Funny how particular character sequences are automatic triggers…

  6. need to listen to what vets want / need (1 Reply)

    There was a piece on NPR yesterday about how hollow most of the “thumbs-up” gestures feel to veterans. We all know about those who needs aren’t being met (mental/physical health, homelessness, etc.) but it was also interesting to hear from the more able-bodied veterans who are offended at the hand-outs. Rather than a free meal from a restaurant, they’d rather see a contribution in their name to someone who really needs the meal. Or rather than getting early seating on the plane, why not ask them to help those who really need the assistance? (In some cases, they just want to feel needed again).

  7. creepy Jeb (0 Replies)

    I’ll tell you, between the “hot” Supergirl comment and the thing he said in the debate about wanting to give a “warm kiss” to any Dem who supports a tax cut, I now identify Jeb as the “Creepy” Bush.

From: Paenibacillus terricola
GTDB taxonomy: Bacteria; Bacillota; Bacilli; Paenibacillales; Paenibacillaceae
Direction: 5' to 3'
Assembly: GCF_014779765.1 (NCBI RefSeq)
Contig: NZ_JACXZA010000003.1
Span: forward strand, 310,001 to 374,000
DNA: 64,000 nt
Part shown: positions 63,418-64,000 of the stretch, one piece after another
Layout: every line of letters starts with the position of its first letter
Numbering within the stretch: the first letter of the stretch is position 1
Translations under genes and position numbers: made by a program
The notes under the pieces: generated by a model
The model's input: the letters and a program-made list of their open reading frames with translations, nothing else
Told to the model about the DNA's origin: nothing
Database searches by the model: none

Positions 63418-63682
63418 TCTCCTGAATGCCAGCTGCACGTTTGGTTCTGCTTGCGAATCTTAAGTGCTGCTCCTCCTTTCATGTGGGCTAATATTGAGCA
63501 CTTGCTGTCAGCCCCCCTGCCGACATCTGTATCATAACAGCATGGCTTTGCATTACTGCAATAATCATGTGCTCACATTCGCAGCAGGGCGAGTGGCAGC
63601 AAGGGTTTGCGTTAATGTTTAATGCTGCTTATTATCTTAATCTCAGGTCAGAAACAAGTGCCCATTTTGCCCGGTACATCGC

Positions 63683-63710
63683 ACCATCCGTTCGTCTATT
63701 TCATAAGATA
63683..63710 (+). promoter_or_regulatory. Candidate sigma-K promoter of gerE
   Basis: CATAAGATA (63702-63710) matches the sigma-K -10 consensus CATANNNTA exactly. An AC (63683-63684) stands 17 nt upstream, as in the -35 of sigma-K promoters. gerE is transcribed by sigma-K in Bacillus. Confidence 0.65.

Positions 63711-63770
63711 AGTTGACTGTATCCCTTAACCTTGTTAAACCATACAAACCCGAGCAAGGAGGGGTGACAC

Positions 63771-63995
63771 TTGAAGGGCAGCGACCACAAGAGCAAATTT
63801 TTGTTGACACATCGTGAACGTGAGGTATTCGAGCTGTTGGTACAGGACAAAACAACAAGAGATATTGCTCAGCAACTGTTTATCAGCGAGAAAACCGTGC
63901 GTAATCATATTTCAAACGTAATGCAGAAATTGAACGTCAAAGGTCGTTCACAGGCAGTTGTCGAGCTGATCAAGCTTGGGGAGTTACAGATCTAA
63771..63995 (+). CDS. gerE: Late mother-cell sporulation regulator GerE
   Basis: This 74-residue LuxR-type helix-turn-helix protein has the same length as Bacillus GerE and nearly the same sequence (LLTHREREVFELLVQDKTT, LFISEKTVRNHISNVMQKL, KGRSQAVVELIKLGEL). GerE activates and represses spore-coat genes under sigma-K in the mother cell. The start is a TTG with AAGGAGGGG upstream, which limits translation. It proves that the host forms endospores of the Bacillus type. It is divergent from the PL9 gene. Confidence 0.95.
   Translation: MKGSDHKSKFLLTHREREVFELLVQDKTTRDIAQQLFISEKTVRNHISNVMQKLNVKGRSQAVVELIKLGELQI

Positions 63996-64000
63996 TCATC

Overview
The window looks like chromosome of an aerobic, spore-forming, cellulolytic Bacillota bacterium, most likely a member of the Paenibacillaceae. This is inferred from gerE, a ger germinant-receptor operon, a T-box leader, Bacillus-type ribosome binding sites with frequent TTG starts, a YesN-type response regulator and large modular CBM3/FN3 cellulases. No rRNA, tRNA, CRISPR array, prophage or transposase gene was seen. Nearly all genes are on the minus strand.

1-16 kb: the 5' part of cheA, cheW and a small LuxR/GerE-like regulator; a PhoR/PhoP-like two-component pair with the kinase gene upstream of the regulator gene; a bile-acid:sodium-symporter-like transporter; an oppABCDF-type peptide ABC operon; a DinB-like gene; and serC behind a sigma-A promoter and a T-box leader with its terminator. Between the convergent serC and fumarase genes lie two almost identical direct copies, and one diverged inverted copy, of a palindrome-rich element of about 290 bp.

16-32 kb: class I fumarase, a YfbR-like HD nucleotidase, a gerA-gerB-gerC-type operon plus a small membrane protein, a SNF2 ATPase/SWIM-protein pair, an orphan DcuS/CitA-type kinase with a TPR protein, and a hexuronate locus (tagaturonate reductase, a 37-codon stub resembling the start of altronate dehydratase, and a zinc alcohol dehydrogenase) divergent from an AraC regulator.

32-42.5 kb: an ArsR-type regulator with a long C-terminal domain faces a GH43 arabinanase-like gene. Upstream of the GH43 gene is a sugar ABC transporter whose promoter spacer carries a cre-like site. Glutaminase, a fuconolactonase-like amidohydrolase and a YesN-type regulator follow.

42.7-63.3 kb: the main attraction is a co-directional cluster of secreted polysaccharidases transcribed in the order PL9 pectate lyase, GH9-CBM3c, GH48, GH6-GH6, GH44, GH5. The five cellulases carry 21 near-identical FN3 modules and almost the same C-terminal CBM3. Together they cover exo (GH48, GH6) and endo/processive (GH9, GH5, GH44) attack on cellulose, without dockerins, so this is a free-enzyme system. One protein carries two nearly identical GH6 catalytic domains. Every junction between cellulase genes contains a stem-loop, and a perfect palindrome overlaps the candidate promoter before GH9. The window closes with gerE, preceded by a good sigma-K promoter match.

Saw this on TRMS last night (embed help from editors, please).


    I really need to transcribe Bernie’s poem…

  8. On-Point yesterday (2 Replies)

    I listened to a bit of On-Point yesterday (WBUR) where this was being discussed. One situation explained by the surgeon there was an example of an orthopedic procedure where the orthopedic surgeon is only needed for her/his specialty during the “meat” of the operation. So another surgeon might do the initial opening up, then the ortho comes in to do the tricky part, and this is followed by the first surgeon then finishing up while the ortho might go to the next operating room to do something similar.

    That scenario doesn’t bother me. I need to read up (in my copious spare time ;) ) on other scenarios that have been brought up (or feel free to educate me).

  9. just wondering... (2 Replies)

    Does the Clinton campaign need to account for yesterday in its financial disclosure report as an “in-kind” contribution?


  10. short memories (1 Reply)

    Steve Kornacki on MSNBC expressed a thought that I had yesterday afternoon. It was essentially that the Republicans keep forgetting how good the Secretary is in situations like these.

  11. I guess it depends on the issue (0 Replies)

    I believe I heard Clinton say that we needed to join the rest of the world in granting paid family leave.